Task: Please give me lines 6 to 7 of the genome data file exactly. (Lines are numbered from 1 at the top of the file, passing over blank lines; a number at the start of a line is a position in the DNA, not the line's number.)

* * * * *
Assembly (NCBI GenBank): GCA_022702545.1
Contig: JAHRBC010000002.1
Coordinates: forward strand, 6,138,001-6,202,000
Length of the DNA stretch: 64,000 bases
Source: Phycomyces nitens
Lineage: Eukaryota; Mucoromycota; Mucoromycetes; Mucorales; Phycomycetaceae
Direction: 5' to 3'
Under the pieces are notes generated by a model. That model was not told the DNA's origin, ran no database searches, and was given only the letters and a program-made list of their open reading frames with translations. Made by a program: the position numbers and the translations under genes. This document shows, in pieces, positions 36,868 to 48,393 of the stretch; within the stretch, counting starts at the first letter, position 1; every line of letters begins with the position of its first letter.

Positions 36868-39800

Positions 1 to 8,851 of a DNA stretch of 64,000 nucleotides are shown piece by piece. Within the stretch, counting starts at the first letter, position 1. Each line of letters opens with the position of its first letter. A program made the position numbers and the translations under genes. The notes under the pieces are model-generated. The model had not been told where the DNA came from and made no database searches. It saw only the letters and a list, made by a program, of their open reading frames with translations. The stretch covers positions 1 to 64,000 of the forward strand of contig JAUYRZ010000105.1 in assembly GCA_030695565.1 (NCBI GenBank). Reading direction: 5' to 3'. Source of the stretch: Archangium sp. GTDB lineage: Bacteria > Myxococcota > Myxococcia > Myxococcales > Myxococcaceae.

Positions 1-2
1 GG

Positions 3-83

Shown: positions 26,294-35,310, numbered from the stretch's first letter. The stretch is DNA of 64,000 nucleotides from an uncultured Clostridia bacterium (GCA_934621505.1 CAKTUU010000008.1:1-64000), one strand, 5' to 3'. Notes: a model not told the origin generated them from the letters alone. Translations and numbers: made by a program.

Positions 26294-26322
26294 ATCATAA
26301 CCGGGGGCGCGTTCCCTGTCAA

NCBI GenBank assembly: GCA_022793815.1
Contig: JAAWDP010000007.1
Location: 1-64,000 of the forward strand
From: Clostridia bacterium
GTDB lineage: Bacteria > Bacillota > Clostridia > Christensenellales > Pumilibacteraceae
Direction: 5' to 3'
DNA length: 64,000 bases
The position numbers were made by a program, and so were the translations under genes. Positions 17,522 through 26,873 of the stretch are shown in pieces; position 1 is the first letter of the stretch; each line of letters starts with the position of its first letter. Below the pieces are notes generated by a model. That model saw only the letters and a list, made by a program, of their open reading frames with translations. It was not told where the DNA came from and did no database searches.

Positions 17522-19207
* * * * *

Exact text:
Lineage: Eukaryota; Mucoromycota; Mucoromycetes; Mucorales; Phycomycetaceae
Direction: 5' to 3'